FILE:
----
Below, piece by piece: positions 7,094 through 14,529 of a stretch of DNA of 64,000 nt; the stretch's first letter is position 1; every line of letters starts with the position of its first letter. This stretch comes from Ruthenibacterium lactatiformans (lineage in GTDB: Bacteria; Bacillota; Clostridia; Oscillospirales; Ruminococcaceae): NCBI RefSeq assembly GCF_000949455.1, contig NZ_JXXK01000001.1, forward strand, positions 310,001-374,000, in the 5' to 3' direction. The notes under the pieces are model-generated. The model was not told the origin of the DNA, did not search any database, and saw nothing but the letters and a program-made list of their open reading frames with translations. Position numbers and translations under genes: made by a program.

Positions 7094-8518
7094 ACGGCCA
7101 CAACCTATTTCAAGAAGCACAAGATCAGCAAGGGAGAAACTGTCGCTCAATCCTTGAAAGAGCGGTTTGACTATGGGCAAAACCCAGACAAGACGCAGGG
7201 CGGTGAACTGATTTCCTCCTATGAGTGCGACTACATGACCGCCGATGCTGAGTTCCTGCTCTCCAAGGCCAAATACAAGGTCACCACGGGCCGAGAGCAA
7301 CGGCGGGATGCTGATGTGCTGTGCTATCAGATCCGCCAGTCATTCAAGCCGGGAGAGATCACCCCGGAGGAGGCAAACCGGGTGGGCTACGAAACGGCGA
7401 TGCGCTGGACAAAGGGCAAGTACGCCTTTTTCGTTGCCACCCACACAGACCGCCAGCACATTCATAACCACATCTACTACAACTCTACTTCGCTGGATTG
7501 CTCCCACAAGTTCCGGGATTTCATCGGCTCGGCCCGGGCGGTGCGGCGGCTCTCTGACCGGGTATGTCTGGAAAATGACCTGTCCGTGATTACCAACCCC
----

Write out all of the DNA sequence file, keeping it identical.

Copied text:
Below, piece by piece: positions 7,094 through 14,529 of a stretch of DNA of 64,000 nt; the stretch's first letter is position 1; every line of letters starts with the position of its first letter. This stretch comes from Ruthenibacterium lactatiformans (lineage in GTDB: Bacteria; Bacillota; Clostridia; Oscillospirales; Ruminococcaceae): NCBI RefSeq assembly GCF_000949455.1, contig NZ_JXXK01000001.1, forward strand, positions 310,001-374,000, in the 5' to 3' direction. The notes under the pieces are model-generated. The model was not told the origin of the DNA, did not search any database, and saw nothing but the letters and a program-made list of their open reading frames with translations. Position numbers and translations under genes: made by a program.

Positions 7094-8518
7094 ACGGCCA
7101 CAACCTATTTCAAGAAGCACAAGATCAGCAAGGGAGAAACTGTCGCTCAATCCTTGAAAGAGCGGTTTGACTATGGGCAAAACCCAGACAAGACGCAGGG
7201 CGGTGAACTGATTTCCTCCTATGAGTGCGACTACATGACCGCCGATGCTGAGTTCCTGCTCTCCAAGGCCAAATACAAGGTCACCACGGGCCGAGAGCAA
7301 CGGCGGGATGCTGATGTGCTGTGCTATCAGATCCGCCAGTCATTCAAGCCGGGAGAGATCACCCCGGAGGAGGCAAACCGGGTGGGCTACGAAACGGCGA
7401 TGCGCTGGACAAAGGGCAAGTACGCCTTTTTCGTTGCCACCCACACAGACCGCCAGCACATTCATAACCACATCTACTACAACTCTACTTCGCTGGATTG
7501 CTCCCACAAGTTCCGGGATTTCATCGGCTCGGCCCGGGCGGTGCGGCGGCTCTCTGACCGGGTATGTCTGGAAAATGACCTGTCCGTGATTACCAACCCC